Board Chair Talks Process of Installing Inflatable Water Park
NEW BEDFORD —Following a “soft opening” of the inflatable water park at East Beach on Saturday, the Conservation Commission is calling a meeting Tuesday to discuss the fate of the inflatable attraction.
The City's Park Board had moved ahead with the decision to install the water park, bypassing the Conservation Commission, City Council and other governing bodies related to New Bedford’s waterways.
The Park Board failed to notify the Conservation Commission about the partnership with Altitude H2O – the parent company of the inflatable water park - to open in the ocean waters just off the city's beach. Park Board Director Mary Rapoza pleaded ignorance of the process and attended Conservation Committee meeting earlier this month to further discuss the situation.
On the Chris McCarthy Show on Monday, Park Board Chairman Peter Boswell said the board came up with the idea during executive session a few months ago. He says the Park Board was not required to seek permission for the water park from the Conservation Commission after receiving approval from state and federal agencies.
“Every year the Park Board goes into executive session. We have a retreat where we discuss signage, rules and regulations, and certain proposals from the City that are brought before us. RFP’s do not have to be voted on by the Park Board, but we were all in attendance at the retreat. We looked at it and I thought it was a fantastic idea,” Boswell said.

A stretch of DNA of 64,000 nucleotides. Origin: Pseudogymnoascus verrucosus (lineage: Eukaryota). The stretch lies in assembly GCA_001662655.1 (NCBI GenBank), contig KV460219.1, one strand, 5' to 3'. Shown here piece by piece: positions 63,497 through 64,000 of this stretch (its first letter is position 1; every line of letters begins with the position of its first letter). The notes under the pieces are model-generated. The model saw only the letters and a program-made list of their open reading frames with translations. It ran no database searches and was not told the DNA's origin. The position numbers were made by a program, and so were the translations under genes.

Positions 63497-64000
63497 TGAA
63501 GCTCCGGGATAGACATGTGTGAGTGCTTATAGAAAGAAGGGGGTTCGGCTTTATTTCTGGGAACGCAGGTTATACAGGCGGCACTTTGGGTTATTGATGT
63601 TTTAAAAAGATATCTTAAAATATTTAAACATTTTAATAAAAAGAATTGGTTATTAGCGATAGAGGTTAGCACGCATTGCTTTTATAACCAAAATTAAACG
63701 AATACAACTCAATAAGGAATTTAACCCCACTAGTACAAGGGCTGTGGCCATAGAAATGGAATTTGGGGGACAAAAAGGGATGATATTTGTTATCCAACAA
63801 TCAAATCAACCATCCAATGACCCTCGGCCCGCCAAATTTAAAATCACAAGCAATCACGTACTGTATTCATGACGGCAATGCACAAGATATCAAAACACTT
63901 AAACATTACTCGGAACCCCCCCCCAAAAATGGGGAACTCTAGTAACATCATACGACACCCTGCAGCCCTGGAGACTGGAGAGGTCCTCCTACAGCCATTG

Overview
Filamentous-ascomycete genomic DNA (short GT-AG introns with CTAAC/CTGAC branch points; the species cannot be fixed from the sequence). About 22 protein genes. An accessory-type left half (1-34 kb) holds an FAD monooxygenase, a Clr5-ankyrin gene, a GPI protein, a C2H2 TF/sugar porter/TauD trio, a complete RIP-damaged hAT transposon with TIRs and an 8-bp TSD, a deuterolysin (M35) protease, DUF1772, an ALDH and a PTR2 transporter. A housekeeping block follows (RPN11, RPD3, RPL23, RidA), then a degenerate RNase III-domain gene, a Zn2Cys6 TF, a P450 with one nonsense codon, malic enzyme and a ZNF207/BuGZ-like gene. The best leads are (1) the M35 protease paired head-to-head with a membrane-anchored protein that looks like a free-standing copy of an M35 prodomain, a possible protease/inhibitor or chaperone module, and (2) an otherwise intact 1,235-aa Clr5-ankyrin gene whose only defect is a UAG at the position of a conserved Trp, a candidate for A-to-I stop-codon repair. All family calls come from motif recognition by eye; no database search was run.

“Being in executive session we discussed it a thought it was a great idea. I looked at this proposal and I read it fully. It’s a huge binder. It’s a very well respected company out of Texas. They have 15 of them throughout the country. I thought it was a great idea and I thought the location was fantastic.”
Inside a packed City Hall last week, Conservation Commission Chairman Craig Dixon stated that the water park would not be permitted to open until the commission has officially confirmed the environment will be protected. Just days later, the Park Board allowed the water park to open to the public on Saturday.
When it comes to any potential environmental impacts of the park, Boswell says the Park Board received a letter on Friday from the Massachusetts Division of Fisheries and Wildlife.
“We received a letter on Friday from the Natural Heritage and Endangered Species program of the Massachusetts Division of Fisheries and Wildlife, which said, ‘This project, as currently proposed, will not adversely affect the actual resource area habitat of state protected rare wildlife species. Therefore, it is our opinion that this project meets the state listed species performance standard for the issuance of an order of condition.’”
Chairman Dixon and the other members of the Conservation Commission have the power to order a cease and desist against the Park Board and Altitude H20. As WBSM’s Chris McCarthy points out, during the Kalisz Administration, the Conservation Commission seized the swan boats at Buttonwood Park in a similar dispute.
The Tuesday meeting will be a continuation of the discussion by the Conservation Commission about the water park after it was tabled in the previous meeting on July 2.